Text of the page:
was under the curse of God… the judgment that takes a person's
life out of the covenant community as a perpetrator of the worst
kind of sin and displays that judgment by the humiliation of hanging
his body in public shows that that person is under God's curse.
(The Bible Knowledge Commentary, Vol. 3, pp. 134-135)
are told in the American far west, of hunting parties combing the
hills for a killer cat that had been raiding the herds and flocks
— and perhaps even maiming members of the community who lived
in outlying areas. As the mountain lion was found and killed, the
irate citizens of the community would often hang the carcass on
a pole in the center of town for a time, in order to give the people
an opportunity to vent their anger on the devil cat. Anyone who
wished could spit on it, strike it with a stick, punch it with their
fists and in a variety of other ways express their anger at the
despicable creature that had caused them loss and sorrow.
the same idea behind the Jewish practice of hanging a criminal's
body on a tree. It was for this reason that Joshua hung the body
of the king of Ai on a tree (Joshua 8:29) and the bodies of the
five kings of the southern confederacy on five trees (Joshua 10:26-27).
He was interested in more than their execution. Exposing them to
public shame and ridicule was the primary motive for this practice.
Paul quoted from this Jewish law (Deuteronomy 21:22-23) as he described
for us the reason for Christ's death on the cross, when he said,
"Christ redeemed us from the curse
of the law" (Galatians 3:13) [emphasis, mine]. You see, Christ
not only died for our sins in a judicial sense, paying the required
penalty for our crimes of disobedience; He also bore our "curse,"
the utter shame associated with our blatant disobedience against
the God of the universe.
leaders pressed Pilate for the sentence of crucifixion, they were
expressing their contempt for anyone guilty of the sin of blasphemy
— the sin of which they were accusing Jesus. They were not
only clamoring for Jesus' death. Knowing that the Roman idea of
crucifixion was paramount to their practice of hanging on a tree,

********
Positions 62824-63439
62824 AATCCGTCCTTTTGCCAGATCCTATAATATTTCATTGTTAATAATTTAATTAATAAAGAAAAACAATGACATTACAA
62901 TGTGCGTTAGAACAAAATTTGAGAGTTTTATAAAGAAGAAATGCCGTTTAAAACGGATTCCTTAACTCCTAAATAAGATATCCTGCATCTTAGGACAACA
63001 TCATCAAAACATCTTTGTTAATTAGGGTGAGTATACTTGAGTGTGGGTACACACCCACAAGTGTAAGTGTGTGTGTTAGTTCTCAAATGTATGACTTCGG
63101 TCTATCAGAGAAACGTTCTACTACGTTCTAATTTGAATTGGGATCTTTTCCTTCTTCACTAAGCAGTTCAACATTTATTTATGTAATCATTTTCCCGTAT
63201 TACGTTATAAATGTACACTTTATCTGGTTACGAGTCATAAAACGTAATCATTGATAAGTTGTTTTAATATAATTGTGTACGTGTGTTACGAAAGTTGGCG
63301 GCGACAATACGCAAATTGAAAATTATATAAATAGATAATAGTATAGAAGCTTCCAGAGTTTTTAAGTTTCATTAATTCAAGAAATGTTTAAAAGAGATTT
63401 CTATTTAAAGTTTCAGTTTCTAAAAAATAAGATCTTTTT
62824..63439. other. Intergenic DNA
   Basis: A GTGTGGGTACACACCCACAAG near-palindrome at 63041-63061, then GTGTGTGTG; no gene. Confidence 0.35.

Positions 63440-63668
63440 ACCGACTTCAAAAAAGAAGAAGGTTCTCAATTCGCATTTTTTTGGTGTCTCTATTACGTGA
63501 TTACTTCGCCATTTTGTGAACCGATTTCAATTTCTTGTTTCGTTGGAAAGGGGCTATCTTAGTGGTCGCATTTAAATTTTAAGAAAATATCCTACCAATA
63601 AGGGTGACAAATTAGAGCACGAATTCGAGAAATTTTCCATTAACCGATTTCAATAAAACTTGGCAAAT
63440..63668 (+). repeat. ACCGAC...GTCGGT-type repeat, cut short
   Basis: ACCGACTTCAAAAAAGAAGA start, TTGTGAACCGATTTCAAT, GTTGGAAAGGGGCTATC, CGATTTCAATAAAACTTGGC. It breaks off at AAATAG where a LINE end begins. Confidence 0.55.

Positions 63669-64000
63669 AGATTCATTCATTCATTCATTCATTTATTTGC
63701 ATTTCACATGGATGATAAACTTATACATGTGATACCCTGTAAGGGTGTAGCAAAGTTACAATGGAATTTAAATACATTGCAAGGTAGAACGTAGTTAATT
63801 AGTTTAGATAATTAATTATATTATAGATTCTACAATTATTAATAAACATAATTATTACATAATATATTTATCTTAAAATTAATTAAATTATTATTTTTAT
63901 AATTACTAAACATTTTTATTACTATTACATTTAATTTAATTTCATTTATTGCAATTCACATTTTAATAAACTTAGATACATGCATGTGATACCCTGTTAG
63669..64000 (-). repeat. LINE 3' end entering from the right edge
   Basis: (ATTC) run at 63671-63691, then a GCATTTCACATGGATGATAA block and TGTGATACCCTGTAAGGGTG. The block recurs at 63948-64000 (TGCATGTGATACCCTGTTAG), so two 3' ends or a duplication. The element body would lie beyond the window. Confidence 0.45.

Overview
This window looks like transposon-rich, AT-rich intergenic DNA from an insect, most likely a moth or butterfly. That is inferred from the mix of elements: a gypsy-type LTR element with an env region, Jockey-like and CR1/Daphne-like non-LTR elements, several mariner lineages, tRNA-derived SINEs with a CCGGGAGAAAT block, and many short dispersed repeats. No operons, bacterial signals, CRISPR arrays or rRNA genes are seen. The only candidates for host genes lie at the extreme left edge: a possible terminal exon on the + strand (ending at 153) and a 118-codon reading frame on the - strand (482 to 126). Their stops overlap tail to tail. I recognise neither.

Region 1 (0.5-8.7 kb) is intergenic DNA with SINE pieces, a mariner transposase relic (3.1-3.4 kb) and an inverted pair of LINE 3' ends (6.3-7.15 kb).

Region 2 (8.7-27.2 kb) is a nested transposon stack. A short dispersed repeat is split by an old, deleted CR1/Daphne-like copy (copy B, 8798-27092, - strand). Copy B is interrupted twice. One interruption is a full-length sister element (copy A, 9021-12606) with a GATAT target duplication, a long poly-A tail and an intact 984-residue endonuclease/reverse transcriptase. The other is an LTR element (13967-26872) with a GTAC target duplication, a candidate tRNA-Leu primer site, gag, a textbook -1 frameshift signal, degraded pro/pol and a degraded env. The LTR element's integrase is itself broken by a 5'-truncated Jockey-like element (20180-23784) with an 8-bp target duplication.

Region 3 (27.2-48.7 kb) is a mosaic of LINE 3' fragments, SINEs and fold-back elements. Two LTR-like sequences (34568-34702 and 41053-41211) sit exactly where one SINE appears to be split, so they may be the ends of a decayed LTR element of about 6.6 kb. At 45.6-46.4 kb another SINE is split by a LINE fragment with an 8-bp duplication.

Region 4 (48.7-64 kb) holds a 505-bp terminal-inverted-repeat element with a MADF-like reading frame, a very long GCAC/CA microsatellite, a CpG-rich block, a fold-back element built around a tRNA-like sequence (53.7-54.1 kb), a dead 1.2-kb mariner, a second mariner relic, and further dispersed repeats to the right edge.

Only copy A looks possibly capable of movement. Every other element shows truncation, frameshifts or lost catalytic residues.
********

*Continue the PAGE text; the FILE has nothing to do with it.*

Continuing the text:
they would be satisfied with nothing less than having Jesus crucified.
They wanted Him put to shame. They wanted to demonstrate that He
was cursed of God.
did not understand, however, was that Jesus was not dying for His
own sin, but for their sins. As Paul, the converted Jewish Pharisee
would one day seek to explain to them, Christ was bearing the very
shame associated with their sin of willful disobedience against
is what we must also understand. Our sins of willful disobedience
against a holy God are equally reprehensible. We are not only deserving
of death, we are deserving of shame. You see, Pilate did not choose
the cross for Jesus. Neither did the Jewish leaders of the Sanhedrin.
God chose the cross, for it was the perfect means of inflicting
death through the shedding of blood, while also expressing shame
through public humiliation. No means of execution was ever more
fitting to demonstrate the full punishment for sin. The Bible says
that the wages of sin is death (Romans 6:23), but it also shows
us that the horror of sin is in its ultimate shame — as it
is written, "Cursed is everyone who hangs on a tree" (Galatians
writer to the Hebrews appealed to the death of Christ as an example
for his readers to persevere in the midst of their trials, he mentioned
three things associated with the death experience of our Lord. He
unto Jesus, the author and finisher of our faith, who for the
joy that was set before him endured the cross, despising the shame,
and is set down at the right hand of the throne of God (Hebrews
Jesus not only "endured the cross" as He suffered the
physical torments of crucifixion; He also despised "the shame"
as He hung in the place of ridicule. There were two things happening
on that fateful day. Jesus was dying for our sins, but He was also
bearing our infamous shame as He hung on a tree. Yet in doing that,
He won an incredible victory over sin and death so that a third
thing is said of him — He is "set down at the right hand
of the throne of God." That is the place of honor now occupied
by the victorious Son of God. The death and shame were incredibly
difficult, but the accomplishing of our redemption was the basis
of His joy.
as you worship the Lord Jesus during the Easter season, reflect
on the full meaning of the crucifixion of Jesus Christ on your behalf.
Thank Him that He has redeemed you "from the curse of the law"
(Galatians 3:13). Express your grateful praise to Christ for not
only paying the penalty for your sin, but for also bearing your